Does Farm Insurance Cover Subsidence Of Farm Buildings?
Caeva O'Callaghan | September 28th, 2021
Subsidence and ground heave can bring farm outbuildings crashing to earth – but will a standard farm insurance policy cover the risks?
No. Standard farm insurance only covers fire and storm damage to your sheds and outbuildings.
In order for your outbuildings to be covered for subsidence by your insurance you need to tell your insurer that you want to include them on the policy. If there is subsidence on your farm, you need to be aware of the facts before you buy.
In this article, we’ll cover the following questions:
- What is subsidence?
- Why is subsidence dangerous?
- How do I protect my outbuildings against subsidence?
There are many perils involved when insuring farm outbuildings, so it’s important to have the necessary insurance in place.
What is subsidence?
Subsidence is when a building’s foundation sinks into the ground as a result of shifting earth. As the ground moves lower, the foundations of a building will shift out of alignment. Bigger problems arise when different areas of the ground sink at different rates, causing warping.
Ground heave is the opposite, but still classified as a subsidence risk. Ground heave happens when parts of the ground under a building are pushed upwards, shifting foundations higher. Again, uneven movement causes the most potential risk.
Landslip or landslide happens when the ground your outbuilding was built on is unstable for any reason, and moves down a slope or is washed away. This is a very serious problem but is only a high risk in coastal areas.
The main causes of subsidence or ground heave are as follows:
- Changes in the normal water content of the subsoil under the foundation (particularly clay)
- Trees planted too close to buildings
- Man-made, reclaimed land, or peat underneath foundations
- Poor design or construction of a building
- The location of the site (eg on a steep slope)
Subsidence, landslip or ground heave of the site on which the buildings stand is not usually easy to predict. Therefore, it is an insurable risk. But this doesn’t apply everywhere. Cork has a higher rate of subsidence, so if you live in that part of the country it might be more difficult to get insured.
Why is subsidence dangerous?
The damage caused by subsidence and ground heave risks is substantial. Often, the first evidence of ground heave you see are cracks in exterior and interior walls which appear overnight.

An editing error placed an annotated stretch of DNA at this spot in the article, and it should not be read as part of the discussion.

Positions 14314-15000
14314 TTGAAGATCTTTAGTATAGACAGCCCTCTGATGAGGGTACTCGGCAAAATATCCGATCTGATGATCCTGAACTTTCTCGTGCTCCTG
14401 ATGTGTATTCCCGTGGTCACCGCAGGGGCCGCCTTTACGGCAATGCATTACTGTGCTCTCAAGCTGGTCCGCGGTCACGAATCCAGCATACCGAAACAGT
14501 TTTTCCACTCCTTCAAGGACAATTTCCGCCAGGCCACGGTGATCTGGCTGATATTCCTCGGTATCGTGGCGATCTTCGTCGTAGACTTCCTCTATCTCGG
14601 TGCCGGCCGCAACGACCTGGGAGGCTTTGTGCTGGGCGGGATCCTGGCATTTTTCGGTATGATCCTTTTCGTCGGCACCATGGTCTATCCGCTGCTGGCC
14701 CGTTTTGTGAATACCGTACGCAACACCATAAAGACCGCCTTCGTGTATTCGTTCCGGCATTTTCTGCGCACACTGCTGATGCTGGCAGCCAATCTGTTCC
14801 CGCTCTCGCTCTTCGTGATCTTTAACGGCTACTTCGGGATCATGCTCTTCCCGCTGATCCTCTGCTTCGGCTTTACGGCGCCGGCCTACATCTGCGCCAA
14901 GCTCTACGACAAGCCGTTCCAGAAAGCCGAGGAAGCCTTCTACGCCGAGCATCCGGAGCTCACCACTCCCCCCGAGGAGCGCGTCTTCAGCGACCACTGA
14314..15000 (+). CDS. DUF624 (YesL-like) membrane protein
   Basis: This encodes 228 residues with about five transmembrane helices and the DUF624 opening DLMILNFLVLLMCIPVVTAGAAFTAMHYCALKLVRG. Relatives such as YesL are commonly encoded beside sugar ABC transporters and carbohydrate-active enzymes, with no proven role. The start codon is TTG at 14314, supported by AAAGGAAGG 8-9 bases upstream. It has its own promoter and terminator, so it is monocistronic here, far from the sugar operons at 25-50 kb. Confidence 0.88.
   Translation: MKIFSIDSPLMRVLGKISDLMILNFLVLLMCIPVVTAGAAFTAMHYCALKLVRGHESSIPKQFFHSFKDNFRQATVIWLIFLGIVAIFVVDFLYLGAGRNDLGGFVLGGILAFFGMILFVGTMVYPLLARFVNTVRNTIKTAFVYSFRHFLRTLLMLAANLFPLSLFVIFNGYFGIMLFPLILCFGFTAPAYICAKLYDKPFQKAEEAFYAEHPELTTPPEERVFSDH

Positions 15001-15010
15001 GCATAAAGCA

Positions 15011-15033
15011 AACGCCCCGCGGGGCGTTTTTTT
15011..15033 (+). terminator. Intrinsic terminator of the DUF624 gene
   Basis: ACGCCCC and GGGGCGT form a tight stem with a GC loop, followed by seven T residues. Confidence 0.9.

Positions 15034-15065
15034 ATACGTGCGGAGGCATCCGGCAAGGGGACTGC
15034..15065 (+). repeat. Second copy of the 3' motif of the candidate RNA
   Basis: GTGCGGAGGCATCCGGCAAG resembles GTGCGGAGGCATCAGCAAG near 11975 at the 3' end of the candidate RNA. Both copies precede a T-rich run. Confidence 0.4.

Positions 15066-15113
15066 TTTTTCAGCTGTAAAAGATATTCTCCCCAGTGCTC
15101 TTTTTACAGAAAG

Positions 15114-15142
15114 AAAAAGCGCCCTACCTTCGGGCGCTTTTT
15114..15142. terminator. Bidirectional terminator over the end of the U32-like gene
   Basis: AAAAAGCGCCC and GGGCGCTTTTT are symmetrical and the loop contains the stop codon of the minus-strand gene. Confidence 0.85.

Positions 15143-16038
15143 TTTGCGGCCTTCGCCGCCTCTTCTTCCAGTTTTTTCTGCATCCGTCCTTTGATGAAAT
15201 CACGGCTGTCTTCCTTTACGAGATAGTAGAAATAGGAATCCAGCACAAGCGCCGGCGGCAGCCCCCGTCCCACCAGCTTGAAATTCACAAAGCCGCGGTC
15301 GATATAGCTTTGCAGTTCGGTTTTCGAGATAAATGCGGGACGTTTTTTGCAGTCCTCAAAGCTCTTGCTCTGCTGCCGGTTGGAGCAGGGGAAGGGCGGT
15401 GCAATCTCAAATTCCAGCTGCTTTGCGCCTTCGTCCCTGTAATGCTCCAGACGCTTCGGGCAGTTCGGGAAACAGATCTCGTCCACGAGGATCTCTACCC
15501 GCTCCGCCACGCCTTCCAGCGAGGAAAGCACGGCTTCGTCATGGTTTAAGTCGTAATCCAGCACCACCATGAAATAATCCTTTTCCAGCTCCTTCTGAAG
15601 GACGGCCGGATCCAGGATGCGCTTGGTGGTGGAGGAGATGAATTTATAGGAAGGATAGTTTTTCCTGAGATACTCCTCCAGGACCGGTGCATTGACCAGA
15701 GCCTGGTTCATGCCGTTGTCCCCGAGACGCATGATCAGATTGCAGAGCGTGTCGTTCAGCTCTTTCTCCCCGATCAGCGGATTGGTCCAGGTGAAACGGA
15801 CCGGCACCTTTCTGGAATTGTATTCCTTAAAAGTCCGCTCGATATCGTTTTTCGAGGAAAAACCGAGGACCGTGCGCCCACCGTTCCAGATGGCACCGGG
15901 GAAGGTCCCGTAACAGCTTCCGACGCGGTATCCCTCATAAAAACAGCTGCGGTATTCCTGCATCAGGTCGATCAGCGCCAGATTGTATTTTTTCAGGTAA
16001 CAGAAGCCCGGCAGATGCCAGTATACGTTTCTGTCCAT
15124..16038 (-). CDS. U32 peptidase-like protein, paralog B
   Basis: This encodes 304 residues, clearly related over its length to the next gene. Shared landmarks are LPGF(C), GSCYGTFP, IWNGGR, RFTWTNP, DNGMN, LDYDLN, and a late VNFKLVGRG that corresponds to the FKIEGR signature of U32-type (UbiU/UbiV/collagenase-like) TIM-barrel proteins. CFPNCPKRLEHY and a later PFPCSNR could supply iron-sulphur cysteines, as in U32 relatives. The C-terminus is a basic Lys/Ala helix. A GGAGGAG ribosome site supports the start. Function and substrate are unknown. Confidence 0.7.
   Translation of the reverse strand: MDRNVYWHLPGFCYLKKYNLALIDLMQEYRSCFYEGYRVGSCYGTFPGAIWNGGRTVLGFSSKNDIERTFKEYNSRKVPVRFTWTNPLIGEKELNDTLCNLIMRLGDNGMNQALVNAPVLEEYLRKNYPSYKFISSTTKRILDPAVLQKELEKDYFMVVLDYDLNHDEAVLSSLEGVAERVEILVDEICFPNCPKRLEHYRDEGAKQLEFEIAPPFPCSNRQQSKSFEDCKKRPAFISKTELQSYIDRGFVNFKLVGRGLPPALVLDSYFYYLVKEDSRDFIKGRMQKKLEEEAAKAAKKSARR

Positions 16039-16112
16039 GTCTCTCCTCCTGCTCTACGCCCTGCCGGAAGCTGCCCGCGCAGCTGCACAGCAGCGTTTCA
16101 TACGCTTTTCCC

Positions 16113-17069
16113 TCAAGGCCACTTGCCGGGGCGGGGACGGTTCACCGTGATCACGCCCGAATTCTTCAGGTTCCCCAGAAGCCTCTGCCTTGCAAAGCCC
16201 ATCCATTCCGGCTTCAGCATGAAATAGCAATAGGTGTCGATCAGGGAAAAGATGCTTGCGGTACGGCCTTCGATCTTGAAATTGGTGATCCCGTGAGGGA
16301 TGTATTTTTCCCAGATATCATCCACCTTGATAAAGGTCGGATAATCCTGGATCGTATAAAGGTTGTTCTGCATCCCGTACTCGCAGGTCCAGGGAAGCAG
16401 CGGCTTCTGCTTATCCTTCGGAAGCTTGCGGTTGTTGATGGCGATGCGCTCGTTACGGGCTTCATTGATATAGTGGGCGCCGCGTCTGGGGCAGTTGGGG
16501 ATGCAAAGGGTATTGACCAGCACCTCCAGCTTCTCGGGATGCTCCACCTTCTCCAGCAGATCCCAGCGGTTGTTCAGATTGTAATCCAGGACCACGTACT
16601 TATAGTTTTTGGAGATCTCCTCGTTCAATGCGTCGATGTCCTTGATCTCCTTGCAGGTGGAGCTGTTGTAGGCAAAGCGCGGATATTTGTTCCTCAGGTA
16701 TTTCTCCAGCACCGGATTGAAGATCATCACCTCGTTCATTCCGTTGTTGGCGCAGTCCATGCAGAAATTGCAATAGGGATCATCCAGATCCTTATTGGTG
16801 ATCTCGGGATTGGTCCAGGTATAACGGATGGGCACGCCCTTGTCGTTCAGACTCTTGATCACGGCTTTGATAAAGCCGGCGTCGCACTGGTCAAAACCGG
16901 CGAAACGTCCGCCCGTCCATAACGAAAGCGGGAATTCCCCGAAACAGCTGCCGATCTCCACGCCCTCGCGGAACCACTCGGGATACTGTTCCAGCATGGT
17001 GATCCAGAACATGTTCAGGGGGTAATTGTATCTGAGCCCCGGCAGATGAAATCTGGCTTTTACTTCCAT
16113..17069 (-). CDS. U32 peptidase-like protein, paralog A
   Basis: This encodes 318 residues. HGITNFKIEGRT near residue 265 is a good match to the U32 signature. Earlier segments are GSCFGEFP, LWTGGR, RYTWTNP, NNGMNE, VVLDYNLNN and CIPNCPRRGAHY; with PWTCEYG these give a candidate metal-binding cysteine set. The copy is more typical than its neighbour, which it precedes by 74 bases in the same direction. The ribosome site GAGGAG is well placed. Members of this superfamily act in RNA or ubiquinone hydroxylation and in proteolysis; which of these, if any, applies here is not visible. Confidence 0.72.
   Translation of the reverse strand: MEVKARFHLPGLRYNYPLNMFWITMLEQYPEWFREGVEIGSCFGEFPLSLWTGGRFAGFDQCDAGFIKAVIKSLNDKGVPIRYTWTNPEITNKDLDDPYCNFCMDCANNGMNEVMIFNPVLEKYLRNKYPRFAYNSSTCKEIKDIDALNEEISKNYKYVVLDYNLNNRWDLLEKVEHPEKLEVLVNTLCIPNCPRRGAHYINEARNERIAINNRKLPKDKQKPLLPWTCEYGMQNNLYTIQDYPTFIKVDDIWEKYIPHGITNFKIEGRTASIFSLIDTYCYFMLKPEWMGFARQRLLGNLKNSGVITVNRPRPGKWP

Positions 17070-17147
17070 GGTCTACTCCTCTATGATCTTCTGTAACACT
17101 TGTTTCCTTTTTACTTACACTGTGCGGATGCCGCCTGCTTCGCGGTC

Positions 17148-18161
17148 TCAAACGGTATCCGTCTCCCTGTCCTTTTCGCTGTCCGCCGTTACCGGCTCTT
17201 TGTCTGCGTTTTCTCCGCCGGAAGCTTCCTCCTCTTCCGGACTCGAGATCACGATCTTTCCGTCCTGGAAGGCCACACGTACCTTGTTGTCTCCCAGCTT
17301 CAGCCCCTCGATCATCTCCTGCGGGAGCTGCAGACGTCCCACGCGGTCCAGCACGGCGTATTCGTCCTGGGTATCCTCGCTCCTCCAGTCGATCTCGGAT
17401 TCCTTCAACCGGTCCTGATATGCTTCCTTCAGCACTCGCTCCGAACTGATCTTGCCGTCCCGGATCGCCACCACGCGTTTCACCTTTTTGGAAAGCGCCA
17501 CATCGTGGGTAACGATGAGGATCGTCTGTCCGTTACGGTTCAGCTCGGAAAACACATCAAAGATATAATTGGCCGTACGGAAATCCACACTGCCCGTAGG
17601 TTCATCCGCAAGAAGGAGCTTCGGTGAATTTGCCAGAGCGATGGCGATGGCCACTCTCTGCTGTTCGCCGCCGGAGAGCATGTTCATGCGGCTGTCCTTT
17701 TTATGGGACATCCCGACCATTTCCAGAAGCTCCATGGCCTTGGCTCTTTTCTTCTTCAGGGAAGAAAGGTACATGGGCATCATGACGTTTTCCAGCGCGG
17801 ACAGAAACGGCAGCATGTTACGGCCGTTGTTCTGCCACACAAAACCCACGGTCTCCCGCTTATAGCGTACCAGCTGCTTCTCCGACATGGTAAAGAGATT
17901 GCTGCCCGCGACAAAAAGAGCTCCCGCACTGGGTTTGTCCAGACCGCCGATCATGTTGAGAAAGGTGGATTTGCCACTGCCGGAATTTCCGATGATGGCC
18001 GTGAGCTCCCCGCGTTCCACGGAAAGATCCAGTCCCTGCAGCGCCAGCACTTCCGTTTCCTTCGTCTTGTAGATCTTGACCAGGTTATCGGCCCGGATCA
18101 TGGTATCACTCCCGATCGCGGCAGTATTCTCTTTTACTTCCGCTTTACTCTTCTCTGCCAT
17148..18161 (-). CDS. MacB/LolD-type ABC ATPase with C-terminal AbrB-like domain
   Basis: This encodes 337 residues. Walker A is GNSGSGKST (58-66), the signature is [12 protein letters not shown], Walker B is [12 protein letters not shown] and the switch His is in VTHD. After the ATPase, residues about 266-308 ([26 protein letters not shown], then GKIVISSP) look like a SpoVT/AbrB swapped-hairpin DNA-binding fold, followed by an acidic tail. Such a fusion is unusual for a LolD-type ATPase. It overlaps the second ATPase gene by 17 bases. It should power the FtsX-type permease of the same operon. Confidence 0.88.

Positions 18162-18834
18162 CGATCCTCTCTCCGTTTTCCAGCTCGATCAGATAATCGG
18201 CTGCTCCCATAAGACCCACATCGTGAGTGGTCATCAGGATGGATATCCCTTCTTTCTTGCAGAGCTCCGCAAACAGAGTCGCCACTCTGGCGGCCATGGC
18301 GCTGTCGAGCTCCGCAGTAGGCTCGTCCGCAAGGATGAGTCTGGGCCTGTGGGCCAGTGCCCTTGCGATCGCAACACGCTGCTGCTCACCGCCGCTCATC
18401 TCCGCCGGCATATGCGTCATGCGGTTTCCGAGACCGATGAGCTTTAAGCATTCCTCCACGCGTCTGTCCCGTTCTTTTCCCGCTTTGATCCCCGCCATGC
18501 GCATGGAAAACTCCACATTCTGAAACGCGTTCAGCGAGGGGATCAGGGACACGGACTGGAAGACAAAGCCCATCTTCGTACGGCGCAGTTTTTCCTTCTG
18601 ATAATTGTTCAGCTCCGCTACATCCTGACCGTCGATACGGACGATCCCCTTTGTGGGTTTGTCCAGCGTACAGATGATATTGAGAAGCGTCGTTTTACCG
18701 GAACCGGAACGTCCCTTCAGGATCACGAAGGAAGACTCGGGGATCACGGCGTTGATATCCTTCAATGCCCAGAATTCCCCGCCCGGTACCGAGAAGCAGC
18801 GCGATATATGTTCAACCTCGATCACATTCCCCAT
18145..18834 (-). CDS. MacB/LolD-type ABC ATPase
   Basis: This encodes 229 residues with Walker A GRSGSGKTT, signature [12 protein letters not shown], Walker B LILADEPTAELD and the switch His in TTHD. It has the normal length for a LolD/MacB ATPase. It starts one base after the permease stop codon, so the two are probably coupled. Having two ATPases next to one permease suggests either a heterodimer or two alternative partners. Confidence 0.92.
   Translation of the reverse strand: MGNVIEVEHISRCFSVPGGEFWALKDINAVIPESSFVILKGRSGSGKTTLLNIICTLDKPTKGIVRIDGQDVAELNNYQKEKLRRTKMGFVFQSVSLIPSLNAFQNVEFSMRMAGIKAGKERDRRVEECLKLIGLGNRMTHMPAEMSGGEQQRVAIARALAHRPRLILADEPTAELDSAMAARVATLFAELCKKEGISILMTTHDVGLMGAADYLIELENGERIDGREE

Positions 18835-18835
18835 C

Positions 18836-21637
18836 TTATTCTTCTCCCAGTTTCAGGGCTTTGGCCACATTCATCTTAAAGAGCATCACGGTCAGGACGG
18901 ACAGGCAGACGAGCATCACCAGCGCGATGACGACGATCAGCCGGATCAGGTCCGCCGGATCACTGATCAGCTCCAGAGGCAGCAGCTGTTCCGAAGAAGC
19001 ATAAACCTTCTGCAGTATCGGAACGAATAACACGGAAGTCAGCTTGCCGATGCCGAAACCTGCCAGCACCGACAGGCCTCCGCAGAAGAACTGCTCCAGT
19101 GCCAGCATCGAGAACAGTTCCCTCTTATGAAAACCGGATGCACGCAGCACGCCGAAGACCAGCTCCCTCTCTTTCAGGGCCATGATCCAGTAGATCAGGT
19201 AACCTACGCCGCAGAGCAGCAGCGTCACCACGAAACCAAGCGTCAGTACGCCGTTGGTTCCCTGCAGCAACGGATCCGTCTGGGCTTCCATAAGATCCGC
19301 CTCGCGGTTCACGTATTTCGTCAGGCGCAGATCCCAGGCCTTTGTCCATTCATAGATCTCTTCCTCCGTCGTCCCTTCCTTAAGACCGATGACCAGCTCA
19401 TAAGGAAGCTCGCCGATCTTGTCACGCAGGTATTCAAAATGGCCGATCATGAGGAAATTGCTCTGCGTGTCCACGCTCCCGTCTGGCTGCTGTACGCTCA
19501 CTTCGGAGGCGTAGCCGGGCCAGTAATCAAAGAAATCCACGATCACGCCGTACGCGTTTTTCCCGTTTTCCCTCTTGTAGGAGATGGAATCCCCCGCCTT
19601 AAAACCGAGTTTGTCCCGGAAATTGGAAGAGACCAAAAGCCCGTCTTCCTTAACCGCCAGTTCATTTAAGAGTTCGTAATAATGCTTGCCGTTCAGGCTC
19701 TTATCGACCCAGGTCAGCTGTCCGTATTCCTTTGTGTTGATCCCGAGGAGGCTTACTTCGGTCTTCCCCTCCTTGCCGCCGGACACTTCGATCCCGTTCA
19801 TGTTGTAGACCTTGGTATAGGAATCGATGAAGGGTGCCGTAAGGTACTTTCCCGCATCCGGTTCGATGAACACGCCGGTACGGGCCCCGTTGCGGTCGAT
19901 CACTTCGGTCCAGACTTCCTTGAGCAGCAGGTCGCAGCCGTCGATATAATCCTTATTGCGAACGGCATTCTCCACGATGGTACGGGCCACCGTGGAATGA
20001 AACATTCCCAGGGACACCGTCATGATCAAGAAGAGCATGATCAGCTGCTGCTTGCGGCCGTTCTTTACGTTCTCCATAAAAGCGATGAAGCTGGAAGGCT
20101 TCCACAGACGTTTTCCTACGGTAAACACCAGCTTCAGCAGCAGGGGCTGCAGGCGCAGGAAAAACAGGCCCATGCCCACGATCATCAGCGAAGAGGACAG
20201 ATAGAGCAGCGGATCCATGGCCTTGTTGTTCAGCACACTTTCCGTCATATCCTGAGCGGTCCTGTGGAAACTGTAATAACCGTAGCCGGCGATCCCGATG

You can usually tell subsidence cracks apart from other damage by their diagonal, jagged appearance. They are also much thicker than hairline cracks from other causes. These cracks, if serious enough or neglected long enough, can cause walls to fall inwards, which may bring down the roof and pose a risk to members of the public and livestock.
Other signs include doors and vents sticking, as the walls of the shed or outbuilding shift with the foundations. Also, if any concrete floor or path starts to lift or crack in certain areas, this could also be a sign of subsidence and could pose a danger to anyone walking in the area.
Another clue to watch out for is if there are very large trees in the area around the outbuilding. Neglected buildings can produce an abundance of plant life which can soon take over. Apart from the risks posed by falling branches and storms, trees can cause subsidence. Large roots remove a lot of water from the soil, which can accelerate the drying and shrinking process and lead to ground heave.
How do I protect my outbuildings against subsidence?
The biggest thing you can do to reduce the risk of subsidence as a farm owner is to ruthlessly manage any trees close to your outbuildings. Secondly, try to minimise the presence of excess water in the soil.
Avoid the land around your sheds and outbuildings becoming waterlogged by using water butts to collect rainfall and distribute this evenly around your land later. Keep guttering, pipes and plumbing well-maintained to avoid leaks.
Use hedges to help naturally manage waterlogging. While large trees dehydrate the soil and their roots can shift your foundations, large shrubs and a balance of thirsty versus drought-loving plants will stabilise the soil and help regulate water levels.
Dealing with a possible subsidence claim will involve experts and we recommend that you get in touch with a loss assessor to help you prepare your claim. Sometimes the subsidence can be fixed by underpinning the foundations and other times, it may be worth tearing down the outbuilding and starting from scratch.
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All Information in this post is accurate as of the date of publishing.